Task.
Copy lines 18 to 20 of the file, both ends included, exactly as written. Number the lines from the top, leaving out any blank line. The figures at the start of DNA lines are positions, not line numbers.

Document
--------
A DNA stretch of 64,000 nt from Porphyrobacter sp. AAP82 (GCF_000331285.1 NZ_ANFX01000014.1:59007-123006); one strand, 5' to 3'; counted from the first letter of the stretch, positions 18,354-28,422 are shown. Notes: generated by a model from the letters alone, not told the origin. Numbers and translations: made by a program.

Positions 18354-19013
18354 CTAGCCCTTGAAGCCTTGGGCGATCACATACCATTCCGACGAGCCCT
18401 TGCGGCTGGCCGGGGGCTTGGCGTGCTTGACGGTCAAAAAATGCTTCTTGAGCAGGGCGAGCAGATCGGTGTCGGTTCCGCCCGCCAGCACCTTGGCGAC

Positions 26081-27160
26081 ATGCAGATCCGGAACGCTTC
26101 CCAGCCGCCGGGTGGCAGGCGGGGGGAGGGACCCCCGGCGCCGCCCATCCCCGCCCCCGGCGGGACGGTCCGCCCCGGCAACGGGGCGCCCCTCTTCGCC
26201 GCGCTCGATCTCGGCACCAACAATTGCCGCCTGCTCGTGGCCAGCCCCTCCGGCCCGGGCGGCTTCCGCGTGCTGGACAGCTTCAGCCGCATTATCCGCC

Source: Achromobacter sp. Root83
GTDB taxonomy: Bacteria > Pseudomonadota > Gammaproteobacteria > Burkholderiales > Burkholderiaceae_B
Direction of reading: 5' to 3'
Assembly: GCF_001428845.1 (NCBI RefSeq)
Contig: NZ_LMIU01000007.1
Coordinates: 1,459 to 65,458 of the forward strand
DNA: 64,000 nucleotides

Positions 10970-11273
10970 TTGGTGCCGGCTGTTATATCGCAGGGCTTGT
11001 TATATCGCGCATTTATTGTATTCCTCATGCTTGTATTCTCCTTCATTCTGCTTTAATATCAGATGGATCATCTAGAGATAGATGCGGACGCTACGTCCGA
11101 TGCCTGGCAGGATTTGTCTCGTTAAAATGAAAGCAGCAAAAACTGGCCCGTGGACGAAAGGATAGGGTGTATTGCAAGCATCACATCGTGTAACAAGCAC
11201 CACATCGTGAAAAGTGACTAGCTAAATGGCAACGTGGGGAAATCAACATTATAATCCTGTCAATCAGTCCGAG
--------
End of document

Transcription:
11001 TATATCGCGCATTTATTGTATTCCTCATGCTTGTATTCTCCTTCATTCTGCTTTAATATCAGATGGATCATCTAGAGATAGATGCGGACGCTACGTCCGA
11101 TGCCTGGCAGGATTTGTCTCGTTAAAATGAAAGCAGCAAAAACTGGCCCGTGGACGAAAGGATAGGGTGTATTGCAAGCATCACATCGTGTAACAAGCAC
11201 CACATCGTGAAAAGTGACTAGCTAAATGGCAACGTGGGGAAATCAACATTATAATCCTGTCAATCAGTCCGAG